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A new study by Virgin StartUp suggests that the UK’s start-up sector is thriving, with the number of new businesses totalling 1.2 million, amounting to 40 per cent of all active businesses in the UK.

Start-up businesses, defined in this report as businesses trading for three years or less, are responsible for generating £196bn for the national economy.

UK start-ups also keep more than 3.4 million people in employment and with 366,000 new businesses anticipated for creation in 2016 that figure is only set to rise further.

London is home to the most start-up businesses with almost two-thirds (64%) more new start-ups than the second most active region, the south east of England.

However, the capital is also responsible for the highest number of start-up closures, with the south west and east of England experiencing the highest three-year survival rates for start-ups at 63% and 62% respectively.

Scotland accounts for 6% of all new start-ups, holding its own against other regions such as the East Midlands (6%), West Midlands (7%), Yorkshire and the Humber (7%).

The good news continues for the south west of England with almost a quarter (23.5%) of its start-ups designated as high-growth, driven by a thriving tech hub across Bristol and Bath.

In terms of three-year survival rates for new businesses, both Scotland and Wales boast a higher percentage of start-ups surviving in comparison with London.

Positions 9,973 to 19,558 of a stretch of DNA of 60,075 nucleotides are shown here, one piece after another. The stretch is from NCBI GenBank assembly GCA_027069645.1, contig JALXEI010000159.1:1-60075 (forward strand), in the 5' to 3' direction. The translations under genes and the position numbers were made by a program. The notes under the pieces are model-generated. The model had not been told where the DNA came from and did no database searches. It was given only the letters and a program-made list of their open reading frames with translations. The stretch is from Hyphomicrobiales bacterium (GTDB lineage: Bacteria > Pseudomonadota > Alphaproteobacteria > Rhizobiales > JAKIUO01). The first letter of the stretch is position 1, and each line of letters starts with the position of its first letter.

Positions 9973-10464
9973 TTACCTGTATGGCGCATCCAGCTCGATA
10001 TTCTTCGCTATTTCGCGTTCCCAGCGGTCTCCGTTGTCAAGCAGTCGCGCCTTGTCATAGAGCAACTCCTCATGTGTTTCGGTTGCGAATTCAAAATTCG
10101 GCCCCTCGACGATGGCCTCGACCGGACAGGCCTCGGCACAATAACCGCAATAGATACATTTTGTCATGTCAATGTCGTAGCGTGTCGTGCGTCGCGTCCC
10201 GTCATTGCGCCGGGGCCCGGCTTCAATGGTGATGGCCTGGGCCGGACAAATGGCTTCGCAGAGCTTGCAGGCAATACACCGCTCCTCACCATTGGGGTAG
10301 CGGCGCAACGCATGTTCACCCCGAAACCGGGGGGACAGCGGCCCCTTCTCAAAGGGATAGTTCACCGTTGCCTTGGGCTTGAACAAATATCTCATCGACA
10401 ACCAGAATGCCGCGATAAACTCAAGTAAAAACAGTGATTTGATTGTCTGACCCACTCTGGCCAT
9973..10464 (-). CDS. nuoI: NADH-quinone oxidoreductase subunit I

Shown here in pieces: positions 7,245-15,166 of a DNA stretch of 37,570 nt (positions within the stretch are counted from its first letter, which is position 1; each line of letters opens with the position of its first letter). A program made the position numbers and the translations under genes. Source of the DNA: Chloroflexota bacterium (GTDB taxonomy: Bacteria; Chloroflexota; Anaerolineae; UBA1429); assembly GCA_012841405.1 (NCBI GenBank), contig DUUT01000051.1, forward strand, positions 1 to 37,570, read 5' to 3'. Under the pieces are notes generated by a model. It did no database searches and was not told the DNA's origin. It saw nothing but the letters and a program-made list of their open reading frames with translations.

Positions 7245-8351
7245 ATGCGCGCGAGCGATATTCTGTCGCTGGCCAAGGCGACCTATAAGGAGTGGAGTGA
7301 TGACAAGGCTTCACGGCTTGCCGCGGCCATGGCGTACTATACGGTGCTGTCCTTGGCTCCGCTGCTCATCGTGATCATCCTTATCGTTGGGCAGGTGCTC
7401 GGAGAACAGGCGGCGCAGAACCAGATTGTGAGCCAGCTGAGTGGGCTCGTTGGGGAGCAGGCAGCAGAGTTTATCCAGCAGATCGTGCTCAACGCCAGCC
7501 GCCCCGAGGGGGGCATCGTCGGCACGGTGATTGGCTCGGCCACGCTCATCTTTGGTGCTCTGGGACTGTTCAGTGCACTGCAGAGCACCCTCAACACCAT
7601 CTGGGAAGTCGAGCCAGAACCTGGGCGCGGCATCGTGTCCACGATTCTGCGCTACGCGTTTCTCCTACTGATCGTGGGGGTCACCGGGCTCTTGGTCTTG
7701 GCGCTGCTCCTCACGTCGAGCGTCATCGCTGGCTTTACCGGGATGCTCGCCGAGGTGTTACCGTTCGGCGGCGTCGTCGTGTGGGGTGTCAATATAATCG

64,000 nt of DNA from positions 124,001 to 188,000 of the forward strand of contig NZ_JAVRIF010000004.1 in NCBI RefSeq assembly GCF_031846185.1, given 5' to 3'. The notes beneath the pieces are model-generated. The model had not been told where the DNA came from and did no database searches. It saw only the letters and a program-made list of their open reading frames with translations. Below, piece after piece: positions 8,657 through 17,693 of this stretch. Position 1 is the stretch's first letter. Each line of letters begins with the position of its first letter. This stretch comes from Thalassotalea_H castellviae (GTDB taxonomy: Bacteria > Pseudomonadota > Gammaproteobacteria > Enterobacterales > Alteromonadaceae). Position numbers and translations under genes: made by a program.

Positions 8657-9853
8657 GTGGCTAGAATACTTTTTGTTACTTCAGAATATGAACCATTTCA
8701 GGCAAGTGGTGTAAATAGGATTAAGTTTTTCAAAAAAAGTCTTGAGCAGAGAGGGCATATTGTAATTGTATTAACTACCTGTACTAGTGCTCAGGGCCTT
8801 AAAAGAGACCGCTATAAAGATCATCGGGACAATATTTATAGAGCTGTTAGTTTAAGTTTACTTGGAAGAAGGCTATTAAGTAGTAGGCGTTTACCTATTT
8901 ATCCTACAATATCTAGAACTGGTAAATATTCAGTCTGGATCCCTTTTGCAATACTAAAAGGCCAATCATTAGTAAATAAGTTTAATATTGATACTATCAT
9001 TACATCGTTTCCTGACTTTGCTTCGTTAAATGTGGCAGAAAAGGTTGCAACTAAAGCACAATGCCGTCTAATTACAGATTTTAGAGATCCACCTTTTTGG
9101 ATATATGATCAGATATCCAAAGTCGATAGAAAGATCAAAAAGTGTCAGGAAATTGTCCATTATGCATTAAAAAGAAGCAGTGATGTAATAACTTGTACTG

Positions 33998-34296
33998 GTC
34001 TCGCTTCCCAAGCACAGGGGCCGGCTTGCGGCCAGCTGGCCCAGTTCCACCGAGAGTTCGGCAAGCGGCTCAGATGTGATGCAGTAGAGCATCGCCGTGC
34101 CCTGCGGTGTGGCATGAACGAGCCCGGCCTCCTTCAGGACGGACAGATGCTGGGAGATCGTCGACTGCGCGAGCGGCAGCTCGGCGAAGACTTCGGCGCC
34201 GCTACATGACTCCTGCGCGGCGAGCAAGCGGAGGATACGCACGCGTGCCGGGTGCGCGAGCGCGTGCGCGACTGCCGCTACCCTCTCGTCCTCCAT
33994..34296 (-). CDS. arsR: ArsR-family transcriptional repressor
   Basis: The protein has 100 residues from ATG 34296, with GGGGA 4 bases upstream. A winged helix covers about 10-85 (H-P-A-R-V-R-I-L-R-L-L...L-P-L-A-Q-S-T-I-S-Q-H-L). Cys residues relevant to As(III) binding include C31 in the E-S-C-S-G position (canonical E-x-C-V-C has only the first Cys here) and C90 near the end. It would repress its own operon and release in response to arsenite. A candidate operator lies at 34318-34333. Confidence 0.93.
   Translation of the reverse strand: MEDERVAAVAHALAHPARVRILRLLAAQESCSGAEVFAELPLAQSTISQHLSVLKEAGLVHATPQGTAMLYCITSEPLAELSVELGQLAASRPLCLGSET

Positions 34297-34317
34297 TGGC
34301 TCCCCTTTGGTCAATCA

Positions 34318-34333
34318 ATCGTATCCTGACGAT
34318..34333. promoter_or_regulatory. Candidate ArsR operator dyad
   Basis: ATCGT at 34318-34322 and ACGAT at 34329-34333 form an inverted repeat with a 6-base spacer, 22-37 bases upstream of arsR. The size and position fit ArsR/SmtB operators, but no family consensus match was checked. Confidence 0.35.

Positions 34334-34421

The industry which has experienced the most significant growth in the annual creation of start-ups is the information and communication sector, with almost an 80% increase since 2009; closely followed by business services and professional services.

Sir Richard Branson, founder of the Virgin Group, said: “I’ve seen first-hand some fantastic, disruptive businesses, who are making huge progress in their industries.

“Our report shows the fantastic boost start-ups are bringing to the economy. Entrepreneurship truly is alive and well across the UK.

“But an improving start-up landscape is only part of the story as once a business hits maturity and begins to move out of its infancy years, pre-scale businesses find further funding restrictive and difficult to navigate.”

Date published 28 Nov 2016 | Last updated 28 Nov 2016


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